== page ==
An independent review into serious and organised waste crime has been published today (Tuesday 14 November). To read Defra’s press release on the report please click here.

Sarah Lee, Head of Policy at Countryside Alliance commented: “The Countryside Alliance welcomes this independent review into ‘serious and organised crime in the waste sector’ and the approach to give the criminals responsible real cause to fear the consequences of their actions. With waste crime costing England £600m a year we must take a co-ordinated approach to tackle this problem and welcome the recommendations in this report as a starting point.

“However, we feel it does not go far enough in tackling issues such as fly-tipping. Two thirds of fly-tipping incidents involve household waste and organised fly-tipping can accumulate into serious crime. It remains the case that fly-tipping is the only crime where those who are the victim of it also have a responsibility to dispose of the waste legally. We believe we must punish the perpetrators and not the victims. If the Government is serious about tackling the scourge of waste crime then they must take on board these recommendations and go one step further by ensuring waste tipped on private land is not the responsibly of the owner.”

The ten recommendations of the report are:

  • The Joint Unit for Waste Crime (JUWC) should be established.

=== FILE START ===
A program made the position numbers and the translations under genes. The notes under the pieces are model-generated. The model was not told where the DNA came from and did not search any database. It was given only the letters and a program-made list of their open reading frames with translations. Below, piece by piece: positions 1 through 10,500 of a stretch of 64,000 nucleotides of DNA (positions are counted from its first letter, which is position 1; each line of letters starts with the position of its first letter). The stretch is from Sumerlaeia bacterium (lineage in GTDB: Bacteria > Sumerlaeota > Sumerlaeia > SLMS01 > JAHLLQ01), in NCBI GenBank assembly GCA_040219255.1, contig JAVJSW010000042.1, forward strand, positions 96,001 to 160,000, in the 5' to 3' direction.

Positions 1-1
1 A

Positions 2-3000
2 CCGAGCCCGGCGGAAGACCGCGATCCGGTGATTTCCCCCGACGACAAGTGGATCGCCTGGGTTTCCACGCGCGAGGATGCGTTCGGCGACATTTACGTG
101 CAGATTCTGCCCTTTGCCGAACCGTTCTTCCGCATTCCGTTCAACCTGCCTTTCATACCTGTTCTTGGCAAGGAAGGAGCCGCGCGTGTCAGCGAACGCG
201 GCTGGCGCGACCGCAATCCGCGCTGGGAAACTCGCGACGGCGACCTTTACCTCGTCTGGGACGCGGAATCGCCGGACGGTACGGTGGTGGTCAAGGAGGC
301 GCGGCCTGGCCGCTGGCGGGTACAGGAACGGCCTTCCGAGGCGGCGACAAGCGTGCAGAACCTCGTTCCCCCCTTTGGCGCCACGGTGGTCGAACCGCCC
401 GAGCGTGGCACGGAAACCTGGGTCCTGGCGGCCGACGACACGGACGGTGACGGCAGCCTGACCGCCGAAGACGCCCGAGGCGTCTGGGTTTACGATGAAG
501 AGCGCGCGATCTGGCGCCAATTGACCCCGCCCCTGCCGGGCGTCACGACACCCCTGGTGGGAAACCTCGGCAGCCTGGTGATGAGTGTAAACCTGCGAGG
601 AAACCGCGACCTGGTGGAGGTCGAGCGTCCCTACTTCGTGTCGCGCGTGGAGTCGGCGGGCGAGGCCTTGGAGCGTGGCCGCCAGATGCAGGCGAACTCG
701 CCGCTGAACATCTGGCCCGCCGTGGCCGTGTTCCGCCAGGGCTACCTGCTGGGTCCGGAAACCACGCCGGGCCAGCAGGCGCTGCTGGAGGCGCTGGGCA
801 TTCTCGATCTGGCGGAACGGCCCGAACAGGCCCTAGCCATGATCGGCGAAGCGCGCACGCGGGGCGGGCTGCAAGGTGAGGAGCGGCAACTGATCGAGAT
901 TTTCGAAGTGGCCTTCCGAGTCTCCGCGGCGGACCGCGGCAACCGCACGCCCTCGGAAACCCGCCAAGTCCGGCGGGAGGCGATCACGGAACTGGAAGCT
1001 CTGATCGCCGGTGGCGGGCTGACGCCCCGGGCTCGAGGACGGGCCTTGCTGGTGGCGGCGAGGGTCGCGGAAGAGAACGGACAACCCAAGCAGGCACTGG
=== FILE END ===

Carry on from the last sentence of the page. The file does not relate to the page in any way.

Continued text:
• Strategic relationships between the Environment Agency and PCCs should be established.
  • The Environment Agency should be equipped with the necessary tools and powers to pursue and disrupt organised crime.
  • Waste sector legislation should be amended to allow for more effective prevention and disruption of organised crime.
  • Mandatory electronic tracking of waste, and a national database of registered brokers, should be introduced at the earliest opportunity.
  • The Environment Agency should be granted full access to relevant police databases.
  • Registration and duty of care requirements for carriers, brokers and dealers should be reformed (including in relation to hazardous waste).
  • Waste producers should be held accountable for the end destination of their waste products.
  • Plans for additional 2018-22 Environment Agency funding should be reviewed to ensure consistency with plans for a Joint Unit for Waste Crime
  • Government should reform funding for the regulation and policing of the waste sector at the earliest opportunity.

The recommendations of the review will now inform a strategic approach to waste crime, which will be published in the government’s forthcoming Resources and Waste Strategy later this year.